In the Awareness stage of your marketing funnel, you’ll be focusing on informing new people about your product or service. Your goal is to attract them to your website or landing page.
This is a perfect opportunity to use Facebook Saved Audiences. You can target people based on their interests, location, demographics, and even purchase patterns.
You also have the option to create Lookalike Audiences of people who are similar to your SaaS product’s existing customers.
In our experience, Lookalike Audiences can deliver considerable results, especially if your goal is to increase brand awareness and attract new leads.
Both Saved and Lookalike Audiences can include hundreds of thousands of people. Fortunately, Facebook can do the heavy lifting (automated optimization) for you.
But what happens when a person clicks on your ad and comes to your website? How do you move them from one stage of the funnel to the next?
Moving Leads from One Funnel Stage to the Next
If you want to do Facebook remarketing the right way, there’s no way around the Custom Audiences.
To specifically target people who have visited your landing pages, create a Custom Audience based on website traffic.
In the next stage of audience setup, you can enter the URLs of the web pages you want to target.
You can also EXCLUDE people who have already converted on a specific offer by adding URLs you want to exclude.
The EXCLUDE function is extremely important. You don’t want to be showing several remarketing messages to the same person.
That’s why you should always exclude the people who have already converted in one funnel stage from this stage’s Facebook remarketing audience (as they’ll be moved to the next stage).
Here’s an example:
Let’s say the goal of your Prospecting stage is to get people to sign up for a free product trial period. You’re interested in targeting your ads on people who have previously downloaded an eBook.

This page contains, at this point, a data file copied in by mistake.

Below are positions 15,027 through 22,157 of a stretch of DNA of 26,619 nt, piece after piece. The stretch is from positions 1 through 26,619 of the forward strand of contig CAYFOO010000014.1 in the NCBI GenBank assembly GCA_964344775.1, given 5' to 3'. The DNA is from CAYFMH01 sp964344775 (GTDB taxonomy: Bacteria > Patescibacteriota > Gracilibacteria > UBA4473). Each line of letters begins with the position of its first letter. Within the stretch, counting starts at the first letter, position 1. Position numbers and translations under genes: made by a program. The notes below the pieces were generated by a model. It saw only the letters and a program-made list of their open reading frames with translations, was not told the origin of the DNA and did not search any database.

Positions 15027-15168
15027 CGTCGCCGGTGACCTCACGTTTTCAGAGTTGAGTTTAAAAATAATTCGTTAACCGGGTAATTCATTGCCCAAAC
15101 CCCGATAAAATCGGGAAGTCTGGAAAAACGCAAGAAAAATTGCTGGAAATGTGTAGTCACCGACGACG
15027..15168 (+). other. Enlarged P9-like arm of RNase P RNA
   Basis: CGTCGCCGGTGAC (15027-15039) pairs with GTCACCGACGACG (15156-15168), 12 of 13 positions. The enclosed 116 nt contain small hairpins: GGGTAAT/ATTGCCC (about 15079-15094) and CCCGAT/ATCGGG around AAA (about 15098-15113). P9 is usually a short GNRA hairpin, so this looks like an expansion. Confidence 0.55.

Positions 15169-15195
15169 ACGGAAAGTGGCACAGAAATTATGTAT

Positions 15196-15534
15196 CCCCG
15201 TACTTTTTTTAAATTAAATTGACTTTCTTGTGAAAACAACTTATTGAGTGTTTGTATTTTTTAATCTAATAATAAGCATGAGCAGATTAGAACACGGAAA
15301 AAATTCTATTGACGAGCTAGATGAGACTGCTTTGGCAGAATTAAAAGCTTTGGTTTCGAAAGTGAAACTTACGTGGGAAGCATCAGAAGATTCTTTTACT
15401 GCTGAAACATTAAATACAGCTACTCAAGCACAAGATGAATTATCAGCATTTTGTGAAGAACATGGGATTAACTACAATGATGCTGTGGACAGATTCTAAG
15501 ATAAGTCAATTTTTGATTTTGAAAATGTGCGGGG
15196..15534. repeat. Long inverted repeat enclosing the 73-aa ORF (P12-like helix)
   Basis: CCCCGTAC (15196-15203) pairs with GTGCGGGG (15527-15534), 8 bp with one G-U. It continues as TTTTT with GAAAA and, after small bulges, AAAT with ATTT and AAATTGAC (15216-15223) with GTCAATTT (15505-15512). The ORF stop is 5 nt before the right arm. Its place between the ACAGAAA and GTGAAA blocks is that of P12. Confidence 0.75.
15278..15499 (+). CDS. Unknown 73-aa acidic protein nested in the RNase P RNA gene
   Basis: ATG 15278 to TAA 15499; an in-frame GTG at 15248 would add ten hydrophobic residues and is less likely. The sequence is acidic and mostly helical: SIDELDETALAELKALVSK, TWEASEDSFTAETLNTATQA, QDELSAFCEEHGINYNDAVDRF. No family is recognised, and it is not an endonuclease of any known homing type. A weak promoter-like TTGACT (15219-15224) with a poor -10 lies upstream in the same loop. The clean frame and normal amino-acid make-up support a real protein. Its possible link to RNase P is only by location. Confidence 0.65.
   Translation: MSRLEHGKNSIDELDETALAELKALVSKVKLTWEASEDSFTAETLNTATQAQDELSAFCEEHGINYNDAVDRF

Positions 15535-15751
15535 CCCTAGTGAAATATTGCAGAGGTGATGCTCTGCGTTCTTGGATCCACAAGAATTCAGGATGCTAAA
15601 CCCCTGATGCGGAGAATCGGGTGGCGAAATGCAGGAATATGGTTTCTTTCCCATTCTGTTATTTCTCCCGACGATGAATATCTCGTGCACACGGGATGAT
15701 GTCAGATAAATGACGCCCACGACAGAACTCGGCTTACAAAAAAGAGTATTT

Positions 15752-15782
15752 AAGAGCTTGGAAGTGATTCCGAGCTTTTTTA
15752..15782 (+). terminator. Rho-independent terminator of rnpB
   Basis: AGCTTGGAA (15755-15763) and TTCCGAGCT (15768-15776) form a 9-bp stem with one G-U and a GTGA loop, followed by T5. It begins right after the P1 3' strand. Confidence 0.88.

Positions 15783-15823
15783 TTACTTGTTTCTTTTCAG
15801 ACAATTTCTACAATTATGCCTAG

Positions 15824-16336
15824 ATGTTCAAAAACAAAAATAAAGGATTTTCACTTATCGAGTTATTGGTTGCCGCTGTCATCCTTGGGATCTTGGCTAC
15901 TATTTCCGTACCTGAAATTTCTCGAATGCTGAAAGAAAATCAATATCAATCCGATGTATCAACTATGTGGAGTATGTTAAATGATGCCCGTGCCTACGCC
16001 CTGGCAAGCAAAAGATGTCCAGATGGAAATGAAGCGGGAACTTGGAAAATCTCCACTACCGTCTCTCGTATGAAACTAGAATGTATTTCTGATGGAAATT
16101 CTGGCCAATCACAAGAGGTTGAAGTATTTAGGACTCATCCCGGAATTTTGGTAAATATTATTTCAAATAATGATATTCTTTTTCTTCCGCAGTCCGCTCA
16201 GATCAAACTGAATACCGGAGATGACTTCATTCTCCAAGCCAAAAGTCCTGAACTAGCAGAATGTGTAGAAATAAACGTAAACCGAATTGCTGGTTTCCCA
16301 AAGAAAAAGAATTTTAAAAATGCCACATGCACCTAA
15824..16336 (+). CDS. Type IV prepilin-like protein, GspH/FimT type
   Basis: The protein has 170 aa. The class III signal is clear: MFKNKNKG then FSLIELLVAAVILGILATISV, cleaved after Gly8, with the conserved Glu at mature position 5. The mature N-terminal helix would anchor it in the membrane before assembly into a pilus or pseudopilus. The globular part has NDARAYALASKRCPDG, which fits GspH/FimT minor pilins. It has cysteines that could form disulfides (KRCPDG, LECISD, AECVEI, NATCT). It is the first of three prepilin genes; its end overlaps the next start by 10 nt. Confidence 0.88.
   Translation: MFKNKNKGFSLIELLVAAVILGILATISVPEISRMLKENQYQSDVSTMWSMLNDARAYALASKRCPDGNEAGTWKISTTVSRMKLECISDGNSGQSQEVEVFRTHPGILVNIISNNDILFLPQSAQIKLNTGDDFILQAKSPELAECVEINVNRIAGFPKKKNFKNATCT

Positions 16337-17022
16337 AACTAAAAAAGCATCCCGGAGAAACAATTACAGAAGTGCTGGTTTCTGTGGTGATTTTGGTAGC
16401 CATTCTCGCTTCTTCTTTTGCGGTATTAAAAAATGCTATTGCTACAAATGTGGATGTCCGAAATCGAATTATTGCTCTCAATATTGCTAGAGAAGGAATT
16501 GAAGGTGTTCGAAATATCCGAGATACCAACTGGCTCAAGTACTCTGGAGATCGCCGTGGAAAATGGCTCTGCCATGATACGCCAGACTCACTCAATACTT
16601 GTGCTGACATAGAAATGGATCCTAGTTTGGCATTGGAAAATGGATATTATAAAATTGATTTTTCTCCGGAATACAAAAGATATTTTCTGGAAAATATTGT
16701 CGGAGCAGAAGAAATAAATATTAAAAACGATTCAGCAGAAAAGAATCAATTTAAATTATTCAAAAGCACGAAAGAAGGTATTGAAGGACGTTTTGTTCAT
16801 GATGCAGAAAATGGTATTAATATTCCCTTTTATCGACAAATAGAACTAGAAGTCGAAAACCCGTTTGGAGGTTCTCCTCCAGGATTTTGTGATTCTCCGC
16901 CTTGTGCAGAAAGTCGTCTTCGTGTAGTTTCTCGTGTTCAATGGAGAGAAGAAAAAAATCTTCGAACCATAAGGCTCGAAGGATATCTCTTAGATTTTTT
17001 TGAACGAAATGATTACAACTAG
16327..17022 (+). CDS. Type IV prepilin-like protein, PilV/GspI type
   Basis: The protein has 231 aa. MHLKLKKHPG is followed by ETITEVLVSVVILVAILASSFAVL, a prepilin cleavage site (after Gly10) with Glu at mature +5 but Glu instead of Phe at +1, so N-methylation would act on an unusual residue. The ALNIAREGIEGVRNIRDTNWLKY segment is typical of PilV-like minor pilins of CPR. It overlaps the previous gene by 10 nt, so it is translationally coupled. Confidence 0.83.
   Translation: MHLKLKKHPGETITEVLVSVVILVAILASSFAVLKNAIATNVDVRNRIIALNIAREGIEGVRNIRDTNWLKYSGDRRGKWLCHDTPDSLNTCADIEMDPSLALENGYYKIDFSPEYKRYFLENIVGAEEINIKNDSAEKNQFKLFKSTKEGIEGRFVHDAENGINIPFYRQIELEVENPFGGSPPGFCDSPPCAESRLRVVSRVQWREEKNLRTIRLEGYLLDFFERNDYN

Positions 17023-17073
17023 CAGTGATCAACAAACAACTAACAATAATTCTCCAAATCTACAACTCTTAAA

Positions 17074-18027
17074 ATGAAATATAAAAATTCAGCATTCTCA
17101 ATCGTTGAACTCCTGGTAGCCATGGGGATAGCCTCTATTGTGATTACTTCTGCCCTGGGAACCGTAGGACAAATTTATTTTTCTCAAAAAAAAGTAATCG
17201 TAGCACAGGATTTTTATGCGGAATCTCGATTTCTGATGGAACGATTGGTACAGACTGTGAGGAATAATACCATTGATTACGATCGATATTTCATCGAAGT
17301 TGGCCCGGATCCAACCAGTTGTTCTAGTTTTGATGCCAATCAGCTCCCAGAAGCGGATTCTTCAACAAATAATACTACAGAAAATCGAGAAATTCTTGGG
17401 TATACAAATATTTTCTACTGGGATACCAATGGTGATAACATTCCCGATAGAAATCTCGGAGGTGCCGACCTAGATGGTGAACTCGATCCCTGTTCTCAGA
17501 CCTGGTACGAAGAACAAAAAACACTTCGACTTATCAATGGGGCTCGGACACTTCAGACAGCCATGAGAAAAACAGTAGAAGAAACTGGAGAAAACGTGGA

This means that your remarketing audience should:
- Include the Custom Audience of people that have downloaded your eBook.
- Exclude the Custom Audience of people that have already become free trial users.
- Also exclude your existing customers as there’s no use in trying to convert them to free trial users.
The logic of Facebook remarketing audiences can take some time to get used to. However, avoiding overlapping audiences across your marketing funnel is one of the keys to success.
Quick Recap on Facebook Marketing Funnel
When reviewing your Facebook ad campaigns, take a look at your existing ads. Try to categorize them under the different phases of your marketing funnel.
Have you covered all the stages from Awareness to Prospecting to Lead Nurturing to Purchase?
As the examples in this article showed, knowing your Facebook marketing funnel can help deliver highly relevant ads to your potential customers at every stage.
You’ll need to understand the interests, problems, and expectations of every single audience, from strangers to brand ambassadors. This knowledge can help your offers reach the right person at the right time and help increase sales.
What does your Facebook marketing funnel look like? We’d love to hear about your approach to managing a successful conversion funnel.